1949-1951 Ford Mercury Woody

Design and Production of the Ford Mercury Woody

The wood framework on Ford's 1949-1951 wagons was put together with multiple pieces of planking instead of solid pieces.
The wood framework on Ford's 1949-1951 wagons was put together with multiple pieces of planking instead of solid pieces.
Publications International, Ltd.

During the heyday of the Model T Depot Hack and other commercials, Ford had depended on outside suppliers for its wood bodies, firms such as Seaman, Columbia, Martin-Parry, Mifflinburg, and York. It was only when Ford introduced its first "real" station wagon in 1929 that it began to use Iron Mountain. Even then, the wood for the Ford Mercury woody was only cut and formed there.

Actual body assembly was carried out by Briggs or Murray of Detroit or Baker-Rawling in Cleveland. These Model A wagon bodies were made of maple with birch or gumwood panels. They were four-doors, with piano hinges at the A- and C-pillars so that the rear doors opened "suicide style."

Only the windshield was glass. All other window openings had canvas curtains with small plastic openings that limited visibility. Just a few wagons were built in 1928. The first year that Ford mass-produced wagons was 1929, when it built 5200 in all. From that point on, Ford was America's undisputed "wagon master."

Production of Ford woody wagons continued through 1951. Ross Cousins, an artist in Ford Styling from 1938 through 1948, recalls with amusement, "It was not a very practical venture, but it was always interesting. I'm sure they lost money on it, though I don't think they ever knew how much."

Evidently, the company discovered that it wasn't very economical to produce its own wagons, because it contracted the Mingel Company, a furniture manufacturer in Louisville, Kentucky, to build wood wagon parts from 1932 to 1935. Briggs and Murray still assembled the bodies in Detroit.

In 1933-1934, the wagon body was altered somewhat, and both front and rear doors were of the suicide type. For 1935, Ford went back to producing its own body parts at Iron Mountain, with Murray doing the assembly.

The 1935-1937 bodies were virtually the same. All doors now shut at the B-pillar, as they had done from 1929 through 1932. However, the body changed considerably from previous years, and all the ribbing was now horizontal.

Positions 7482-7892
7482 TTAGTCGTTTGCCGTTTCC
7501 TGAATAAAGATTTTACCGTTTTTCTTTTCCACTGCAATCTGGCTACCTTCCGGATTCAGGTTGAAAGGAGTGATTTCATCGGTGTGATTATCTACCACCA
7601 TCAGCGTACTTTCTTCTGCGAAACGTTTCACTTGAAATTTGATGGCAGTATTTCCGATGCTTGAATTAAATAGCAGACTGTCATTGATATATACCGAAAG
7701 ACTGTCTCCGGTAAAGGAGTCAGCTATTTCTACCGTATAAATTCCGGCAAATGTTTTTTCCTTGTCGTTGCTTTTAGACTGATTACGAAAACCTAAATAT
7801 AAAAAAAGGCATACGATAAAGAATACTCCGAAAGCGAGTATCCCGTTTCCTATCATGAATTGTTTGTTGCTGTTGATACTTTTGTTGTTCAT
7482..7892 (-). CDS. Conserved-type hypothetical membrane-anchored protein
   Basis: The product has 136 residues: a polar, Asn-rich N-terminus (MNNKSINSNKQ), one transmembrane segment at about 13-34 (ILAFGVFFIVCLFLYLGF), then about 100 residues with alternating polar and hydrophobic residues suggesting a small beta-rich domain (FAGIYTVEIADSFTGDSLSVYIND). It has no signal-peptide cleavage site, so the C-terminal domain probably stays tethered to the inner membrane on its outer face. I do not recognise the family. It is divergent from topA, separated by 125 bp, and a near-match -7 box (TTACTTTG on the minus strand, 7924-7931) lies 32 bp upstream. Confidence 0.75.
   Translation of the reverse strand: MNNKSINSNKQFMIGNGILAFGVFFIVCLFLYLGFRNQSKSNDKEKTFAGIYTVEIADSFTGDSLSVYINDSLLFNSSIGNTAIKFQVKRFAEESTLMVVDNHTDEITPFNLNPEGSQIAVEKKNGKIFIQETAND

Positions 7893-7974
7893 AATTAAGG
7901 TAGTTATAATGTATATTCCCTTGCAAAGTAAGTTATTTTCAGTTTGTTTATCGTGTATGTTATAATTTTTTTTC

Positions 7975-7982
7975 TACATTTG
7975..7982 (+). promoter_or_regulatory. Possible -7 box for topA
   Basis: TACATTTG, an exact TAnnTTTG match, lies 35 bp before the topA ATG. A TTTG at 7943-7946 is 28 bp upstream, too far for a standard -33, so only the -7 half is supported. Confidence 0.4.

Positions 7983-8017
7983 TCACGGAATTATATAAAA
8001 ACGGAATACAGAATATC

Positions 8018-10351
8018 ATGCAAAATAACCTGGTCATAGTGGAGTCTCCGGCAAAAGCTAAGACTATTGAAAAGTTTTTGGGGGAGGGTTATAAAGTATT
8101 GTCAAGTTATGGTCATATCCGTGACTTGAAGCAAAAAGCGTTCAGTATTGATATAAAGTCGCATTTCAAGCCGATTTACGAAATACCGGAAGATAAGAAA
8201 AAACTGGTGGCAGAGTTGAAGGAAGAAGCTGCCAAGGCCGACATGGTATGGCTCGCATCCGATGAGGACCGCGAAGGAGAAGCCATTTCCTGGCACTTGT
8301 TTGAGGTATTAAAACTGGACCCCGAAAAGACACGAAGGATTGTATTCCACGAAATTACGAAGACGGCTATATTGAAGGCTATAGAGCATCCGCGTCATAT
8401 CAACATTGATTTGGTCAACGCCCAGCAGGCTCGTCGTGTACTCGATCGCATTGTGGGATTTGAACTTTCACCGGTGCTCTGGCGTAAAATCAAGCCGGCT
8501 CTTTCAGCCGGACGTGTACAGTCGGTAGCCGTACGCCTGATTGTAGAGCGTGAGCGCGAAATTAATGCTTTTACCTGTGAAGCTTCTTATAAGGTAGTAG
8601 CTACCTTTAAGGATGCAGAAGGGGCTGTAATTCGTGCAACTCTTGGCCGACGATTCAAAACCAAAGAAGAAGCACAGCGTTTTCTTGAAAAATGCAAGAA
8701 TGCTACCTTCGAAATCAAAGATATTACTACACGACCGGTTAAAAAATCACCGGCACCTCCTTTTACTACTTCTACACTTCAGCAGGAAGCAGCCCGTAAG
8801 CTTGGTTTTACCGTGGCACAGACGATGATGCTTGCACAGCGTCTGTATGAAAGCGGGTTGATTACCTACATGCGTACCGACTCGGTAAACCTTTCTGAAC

For the 1935 models, crank-up glass windows were newly featured in the front doors, though canvas curtains with large plastic panels were used for the rest of the openings. Also for 1935, the spare tire was mounted on the tailgate. It had previously been carried on the left (1929-1931) or right (1932-1934) front fender.

Late-1936 wagons could be ordered with glass rear windows as an option, and Ford scored a first with a swing-out rear window for 1937. For 1938 the body again changed slightly and the spare moved inside, mounted behind the driver's seat. For 1939 there were two Ford woodies, Standard and DeLuxe. Up to this point, the woody had been considered a commercial vehicle.

Between 1937 and 1939, all the firm's wood-body operations were moved to Iron Mountain. Timber now literally went in one end and came out the other as a complete woody body, including metal cowl, instrument panel, and floor.

For 1940 there was another new body design, less angular than before and with rear doors hinged at the B-pillar. The spare tire returned to its previous tailgate mounting, which would be retained through 1951. The body was altered again for 1941, becoming more solid and simplified and now with mahogany panels and maple or birch frames.

Go on to the next page to learn about the evolution of the Ford Mercury woody.

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